3. Charge order in cuprate superconductors appears to be a universal characteristic, often associated with pseudogap behavior in the normal state. The central question is whether such charge ordering or the pseudogap are required for the existence of high temperature superconductivity and embody its mechanism. An important but phenomenological approach to this question is to examine whether these phenomena extend over various members of the cuprate family. Recent nuclear magnetic resonance (NMR) measurements on oxygen chain-ordered single crystals of YBa 2Cu 3O 6+y (Y123) have demonstrated temperature and magnetic field induced charge ordering that was confirmed in x-ray experiments. In themore » present work on high-quality single crystals of the tetragonal compound, HgBa 2CuO 4+δ, we use 17O NMR to investigate the interplay between charge and spin order deduced from the full quadrupolar-split NMR spectrum over a wide range of temperature and magnetic field. We have found evidence for a coherent modulation of charge and spin order in this compound. Furthermore, neither temperature nor magnetic field induced ordering was observed and we infer that this aspect of high temperature superconductivity is not universal.« less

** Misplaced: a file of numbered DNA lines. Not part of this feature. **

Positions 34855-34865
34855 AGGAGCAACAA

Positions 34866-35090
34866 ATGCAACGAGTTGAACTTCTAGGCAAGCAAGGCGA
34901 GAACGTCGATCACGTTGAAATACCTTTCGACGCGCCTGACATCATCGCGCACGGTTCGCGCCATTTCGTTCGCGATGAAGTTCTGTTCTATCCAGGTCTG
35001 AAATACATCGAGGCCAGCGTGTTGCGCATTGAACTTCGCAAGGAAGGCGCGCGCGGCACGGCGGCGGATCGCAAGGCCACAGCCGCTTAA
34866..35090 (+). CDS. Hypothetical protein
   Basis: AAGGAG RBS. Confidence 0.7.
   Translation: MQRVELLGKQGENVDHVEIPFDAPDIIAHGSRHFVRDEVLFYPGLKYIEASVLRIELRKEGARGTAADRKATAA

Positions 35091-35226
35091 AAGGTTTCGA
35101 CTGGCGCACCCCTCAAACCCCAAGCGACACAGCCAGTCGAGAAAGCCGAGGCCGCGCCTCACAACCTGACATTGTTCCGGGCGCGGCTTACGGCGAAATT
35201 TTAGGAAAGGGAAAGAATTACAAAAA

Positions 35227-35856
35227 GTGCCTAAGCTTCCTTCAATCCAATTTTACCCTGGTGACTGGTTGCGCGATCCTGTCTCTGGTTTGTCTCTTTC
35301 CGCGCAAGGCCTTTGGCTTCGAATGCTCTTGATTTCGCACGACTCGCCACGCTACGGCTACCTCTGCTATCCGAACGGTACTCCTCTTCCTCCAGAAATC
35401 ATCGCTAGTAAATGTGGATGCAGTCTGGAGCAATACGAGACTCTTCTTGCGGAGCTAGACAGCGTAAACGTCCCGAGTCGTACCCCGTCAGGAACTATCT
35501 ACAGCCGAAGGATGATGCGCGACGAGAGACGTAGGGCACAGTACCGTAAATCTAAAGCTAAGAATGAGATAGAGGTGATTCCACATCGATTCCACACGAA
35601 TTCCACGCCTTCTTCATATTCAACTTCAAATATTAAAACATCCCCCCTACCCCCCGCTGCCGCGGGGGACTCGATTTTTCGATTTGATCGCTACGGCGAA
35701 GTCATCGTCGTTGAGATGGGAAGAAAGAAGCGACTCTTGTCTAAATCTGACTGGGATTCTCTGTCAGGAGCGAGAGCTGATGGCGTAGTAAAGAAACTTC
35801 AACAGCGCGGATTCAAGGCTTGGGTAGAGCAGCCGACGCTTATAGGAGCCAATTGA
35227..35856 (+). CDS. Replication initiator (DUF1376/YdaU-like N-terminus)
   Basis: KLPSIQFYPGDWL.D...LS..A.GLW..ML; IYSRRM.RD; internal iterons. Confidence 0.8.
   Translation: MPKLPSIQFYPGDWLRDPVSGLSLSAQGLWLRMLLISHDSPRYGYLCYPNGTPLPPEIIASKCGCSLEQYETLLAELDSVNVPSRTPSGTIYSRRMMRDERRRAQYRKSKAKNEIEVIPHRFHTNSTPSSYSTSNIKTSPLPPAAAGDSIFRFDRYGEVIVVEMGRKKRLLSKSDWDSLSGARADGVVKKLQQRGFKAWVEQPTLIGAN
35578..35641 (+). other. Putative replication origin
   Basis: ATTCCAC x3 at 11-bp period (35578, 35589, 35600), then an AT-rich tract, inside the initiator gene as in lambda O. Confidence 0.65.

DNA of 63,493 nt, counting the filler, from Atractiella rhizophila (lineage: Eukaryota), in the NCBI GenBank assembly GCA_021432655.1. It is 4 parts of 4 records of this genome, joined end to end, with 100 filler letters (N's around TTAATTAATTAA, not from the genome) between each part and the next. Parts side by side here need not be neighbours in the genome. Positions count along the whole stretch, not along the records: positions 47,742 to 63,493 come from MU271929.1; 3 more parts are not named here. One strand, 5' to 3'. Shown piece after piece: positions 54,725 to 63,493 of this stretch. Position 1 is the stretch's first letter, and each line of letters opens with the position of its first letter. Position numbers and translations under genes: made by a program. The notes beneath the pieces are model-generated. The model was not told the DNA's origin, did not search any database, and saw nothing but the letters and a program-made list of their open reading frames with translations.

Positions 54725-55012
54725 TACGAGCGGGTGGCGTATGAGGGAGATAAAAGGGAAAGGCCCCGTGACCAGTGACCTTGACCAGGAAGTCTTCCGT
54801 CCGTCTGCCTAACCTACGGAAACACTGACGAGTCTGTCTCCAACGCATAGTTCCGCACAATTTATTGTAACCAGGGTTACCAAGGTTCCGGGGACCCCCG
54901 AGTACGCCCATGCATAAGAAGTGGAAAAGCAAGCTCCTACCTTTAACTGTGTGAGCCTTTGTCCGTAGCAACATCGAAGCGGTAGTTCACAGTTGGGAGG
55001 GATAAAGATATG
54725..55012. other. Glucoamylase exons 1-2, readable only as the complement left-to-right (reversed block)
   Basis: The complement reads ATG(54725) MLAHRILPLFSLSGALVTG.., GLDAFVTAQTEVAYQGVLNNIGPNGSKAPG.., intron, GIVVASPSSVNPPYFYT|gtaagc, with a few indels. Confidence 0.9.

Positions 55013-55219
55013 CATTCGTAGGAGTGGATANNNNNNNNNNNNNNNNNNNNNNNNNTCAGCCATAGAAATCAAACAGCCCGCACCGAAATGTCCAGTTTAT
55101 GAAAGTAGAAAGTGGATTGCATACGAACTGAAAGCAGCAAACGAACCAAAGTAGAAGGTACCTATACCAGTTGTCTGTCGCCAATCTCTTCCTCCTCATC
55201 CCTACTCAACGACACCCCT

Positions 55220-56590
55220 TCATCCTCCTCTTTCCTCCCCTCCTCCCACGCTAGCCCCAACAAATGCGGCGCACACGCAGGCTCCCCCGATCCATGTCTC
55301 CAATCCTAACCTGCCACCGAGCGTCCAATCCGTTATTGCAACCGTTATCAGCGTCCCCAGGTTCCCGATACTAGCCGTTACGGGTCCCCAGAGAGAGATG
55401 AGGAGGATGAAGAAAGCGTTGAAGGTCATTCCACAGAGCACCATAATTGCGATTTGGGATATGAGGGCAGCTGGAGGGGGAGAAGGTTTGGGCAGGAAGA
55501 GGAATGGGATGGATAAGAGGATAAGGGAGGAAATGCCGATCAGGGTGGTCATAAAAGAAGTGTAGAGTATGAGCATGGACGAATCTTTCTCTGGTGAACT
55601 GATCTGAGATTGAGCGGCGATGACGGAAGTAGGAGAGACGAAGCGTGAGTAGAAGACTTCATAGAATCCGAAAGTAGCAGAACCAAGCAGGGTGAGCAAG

4. An Agilent 400-MR nuclear magnetic resonance (NMR) spectrometer and ancillary equipment were purchased, which are being used for molecular structure elucidation.  The instrumentation is housed in a pre-existing facility designed specifically for its use. This instrument package is being used to expand the research and educational efforts of the faculty and students at SUNY-Geneseo and is made available to neighboring educational institutions and business concerns.  Funds were also used for training of College personnel, maintenance of the instrumentation, and installation of the equipment.